The Kingfisher share price has been struggling for a number of years. The Screwfix brand and the B&Q operation have performed well, but the businesses in Russia, Romania and France have dragged on the group. At the time of writing, the Kingfisher share price was trading at around 205p.
Can a new CEO improve the group’s fortunes?
Earlier this year it was reported that the CEO, Veronique Lauary, will be stepping down in the autumn. Despite the change in leadership, the company is still determined to hit its target of £500m in savings by 2021. Over the summer, it was announced that Thierry Garnier, the former CEO of Carrefour China, will take over as CEO.
The company intends to close down 19 stores in Germany, and 15 shops in the UK will also be shut. In the first quarter, the Polish operation saw a 7.4% increase in sales, while the UK and Ireland division registered a 5% rise. The French business posted a 3.4% decline in revenue.
No doubt Mr Garnier will have ideas of his own about how to turn the company’s fortunes around, and investors will surely be hoping his measures have a positive impact on the Kingfisher share price performance.
Tough economic backdrop weighs on Kingfisher share price
The current economic backdrop in Europe isn’t great, and the UK and Germany saw negative growth in the second quarter. There is chatter that Germany is on the cusp of a recession, while Brexit poses major political and economic uncertainty to the UK and the remainder of the EU. Should there be negative consequences from the situation, the ripple-out effects are likely to be big.
We have seen consumer activity in the UK cool, even though the jobless rate is at a multi-decade low, and earnings are respectable. The latest Confederation of British Industry realised sales report plunged to -49 – the weakest reading since the credit crisis, and it was the second weakest reading since records began in 1983.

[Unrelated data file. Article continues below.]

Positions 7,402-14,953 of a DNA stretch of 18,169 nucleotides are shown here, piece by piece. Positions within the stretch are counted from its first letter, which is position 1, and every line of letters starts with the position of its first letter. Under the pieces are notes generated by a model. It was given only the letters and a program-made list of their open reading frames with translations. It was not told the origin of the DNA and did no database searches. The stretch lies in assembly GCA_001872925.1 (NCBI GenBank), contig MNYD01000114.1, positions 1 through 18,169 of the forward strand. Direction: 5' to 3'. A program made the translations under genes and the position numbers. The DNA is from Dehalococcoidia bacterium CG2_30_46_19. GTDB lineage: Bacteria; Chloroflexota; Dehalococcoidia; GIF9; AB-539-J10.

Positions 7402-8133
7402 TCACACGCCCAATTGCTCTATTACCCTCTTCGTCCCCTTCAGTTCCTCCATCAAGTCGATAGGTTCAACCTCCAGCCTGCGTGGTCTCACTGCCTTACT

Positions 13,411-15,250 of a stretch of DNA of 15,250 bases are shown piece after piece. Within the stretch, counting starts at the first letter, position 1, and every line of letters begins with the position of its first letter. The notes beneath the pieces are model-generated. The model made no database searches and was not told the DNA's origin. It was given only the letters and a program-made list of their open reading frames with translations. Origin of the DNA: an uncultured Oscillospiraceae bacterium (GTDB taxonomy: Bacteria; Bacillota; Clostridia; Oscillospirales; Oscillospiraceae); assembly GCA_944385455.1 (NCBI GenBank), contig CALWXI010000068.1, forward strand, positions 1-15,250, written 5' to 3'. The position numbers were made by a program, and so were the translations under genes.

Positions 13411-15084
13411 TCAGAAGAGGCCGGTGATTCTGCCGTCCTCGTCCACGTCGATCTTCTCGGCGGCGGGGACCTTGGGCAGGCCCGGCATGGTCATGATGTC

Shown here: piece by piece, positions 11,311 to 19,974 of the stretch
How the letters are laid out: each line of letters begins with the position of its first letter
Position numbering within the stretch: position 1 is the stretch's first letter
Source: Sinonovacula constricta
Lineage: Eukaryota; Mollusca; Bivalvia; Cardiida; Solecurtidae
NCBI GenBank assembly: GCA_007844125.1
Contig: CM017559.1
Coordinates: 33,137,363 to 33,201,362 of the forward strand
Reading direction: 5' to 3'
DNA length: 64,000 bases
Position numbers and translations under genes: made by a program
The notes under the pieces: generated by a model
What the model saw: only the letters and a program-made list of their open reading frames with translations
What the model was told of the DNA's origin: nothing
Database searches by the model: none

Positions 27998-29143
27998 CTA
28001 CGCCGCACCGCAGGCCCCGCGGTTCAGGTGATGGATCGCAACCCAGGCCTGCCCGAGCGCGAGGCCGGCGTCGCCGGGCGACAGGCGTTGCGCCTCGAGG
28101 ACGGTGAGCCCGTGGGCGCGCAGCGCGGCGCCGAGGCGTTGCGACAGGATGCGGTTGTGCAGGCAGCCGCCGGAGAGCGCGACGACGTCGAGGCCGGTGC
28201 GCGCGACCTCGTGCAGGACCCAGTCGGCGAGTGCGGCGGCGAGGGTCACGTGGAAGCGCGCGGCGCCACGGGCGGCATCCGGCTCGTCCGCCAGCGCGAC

The UK housing market is also slowing down, and in some pockets of the country, prices are falling. Home improvement stores like B&Q tend to perform better in robust housing markets, as property owners are keen to spend money on improvements, with the aim of adding value. The Irish property market is strong, but there are some signs it has come off the boil, and in the event of a no-deal Brexit, the country might be hit hard.
All of these factors are likely to be impacting the Kingfisher share price, which is currently down around 20% since the same time a year ago.
Wider sector struggles to perform
Kingfisher aren’t the only ones finding it tough in the sector. Homebase entered a company voluntary arrangement (CVA) just over one year ago. The CVA included the closure of nearly fifty loss-making stores, and rent was cut at a further 70 outlets. In April 2019, the company said its first-half losses narrowed, and that the turnaround scheme is going well, and the group hopes to be profitable in three years.
It is possible that some of Kingfisher’s recent success in the UK and Ireland has been down to the failings of Homebase, but the group can’t rely on the underperformance of a major competitor forever.
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